Objectives: The goals were to examine bicycle-related mortality rates in Ontario, Canada, from 1991 to 2002 among bicyclists 1 to 15 years of age and 16 years of age through adulthood and to determine the effect of legislation (introduced in October 1995 for bicyclists <18 years of age) on mortality rates.
Methods: The average numbers of deaths per year and mortality rates per 100000 person-years for the prelegislation and postlegislation periods, and the percentage changes, were calculated for each of the 2 age groups (1-15 years and >/=16 years). Differences before and after legislation in the 2 age groups were modeled in a time series analysis.
Results: There were 362 bicycle-related deaths in the 12-year period (1-15 years: 107 deaths; >/=16 years: 255 deaths). For bicyclists 1 to 15 years of age, the average number of deaths per year decreased 52%, the mortality rate per 100000 person-years decreased 55%, and the time series analysis demonstrated a significant reduction in deaths after legislation. The estimated change in the number of deaths per month was -0.59 deaths per month. For bicyclists >/=16 years of age, there were only slight changes in the average number of deaths per year and the mortality rate per 100000 person-years, and the time series analysis demonstrated no significant change in deaths after legislation.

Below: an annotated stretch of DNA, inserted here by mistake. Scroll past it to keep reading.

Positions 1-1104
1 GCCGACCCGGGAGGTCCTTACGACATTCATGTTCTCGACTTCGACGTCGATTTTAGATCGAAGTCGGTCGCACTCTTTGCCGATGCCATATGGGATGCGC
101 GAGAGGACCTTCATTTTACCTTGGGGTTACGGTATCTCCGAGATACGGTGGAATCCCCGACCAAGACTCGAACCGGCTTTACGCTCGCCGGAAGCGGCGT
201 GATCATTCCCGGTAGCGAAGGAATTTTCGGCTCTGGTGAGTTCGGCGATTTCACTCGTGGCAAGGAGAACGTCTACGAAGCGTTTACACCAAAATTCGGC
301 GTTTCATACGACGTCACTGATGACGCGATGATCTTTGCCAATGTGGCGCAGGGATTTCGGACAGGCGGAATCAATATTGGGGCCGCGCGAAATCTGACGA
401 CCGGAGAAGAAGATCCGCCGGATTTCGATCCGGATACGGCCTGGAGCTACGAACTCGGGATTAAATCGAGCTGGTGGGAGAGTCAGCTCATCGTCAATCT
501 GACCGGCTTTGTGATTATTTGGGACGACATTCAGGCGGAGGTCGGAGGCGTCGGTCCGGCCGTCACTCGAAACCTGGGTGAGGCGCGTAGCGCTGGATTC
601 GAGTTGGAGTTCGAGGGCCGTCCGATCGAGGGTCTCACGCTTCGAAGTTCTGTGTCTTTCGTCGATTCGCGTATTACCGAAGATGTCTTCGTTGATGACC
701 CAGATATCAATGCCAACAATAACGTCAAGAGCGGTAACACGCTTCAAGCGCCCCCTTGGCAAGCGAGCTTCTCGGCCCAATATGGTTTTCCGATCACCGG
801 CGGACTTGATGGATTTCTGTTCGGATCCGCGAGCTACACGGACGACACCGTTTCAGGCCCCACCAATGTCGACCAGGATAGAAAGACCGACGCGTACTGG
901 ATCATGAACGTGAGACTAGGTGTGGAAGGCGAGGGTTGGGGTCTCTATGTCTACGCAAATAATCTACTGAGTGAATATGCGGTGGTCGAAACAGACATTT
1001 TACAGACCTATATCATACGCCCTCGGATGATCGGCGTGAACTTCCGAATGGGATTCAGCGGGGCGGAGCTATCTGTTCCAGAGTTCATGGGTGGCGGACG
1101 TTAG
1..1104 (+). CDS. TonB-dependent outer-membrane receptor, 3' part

Conclusions: The bicycle-related mortality rate in children 1 to 15 years of age has decreased significantly, which may be attributable in part to helmet legislation. A similar reduction for bicyclists 16 years of age through adulthood was not identified. These findings support promotion of helmet use, enforcement of the existing law, and extension of the law to adult bicyclists.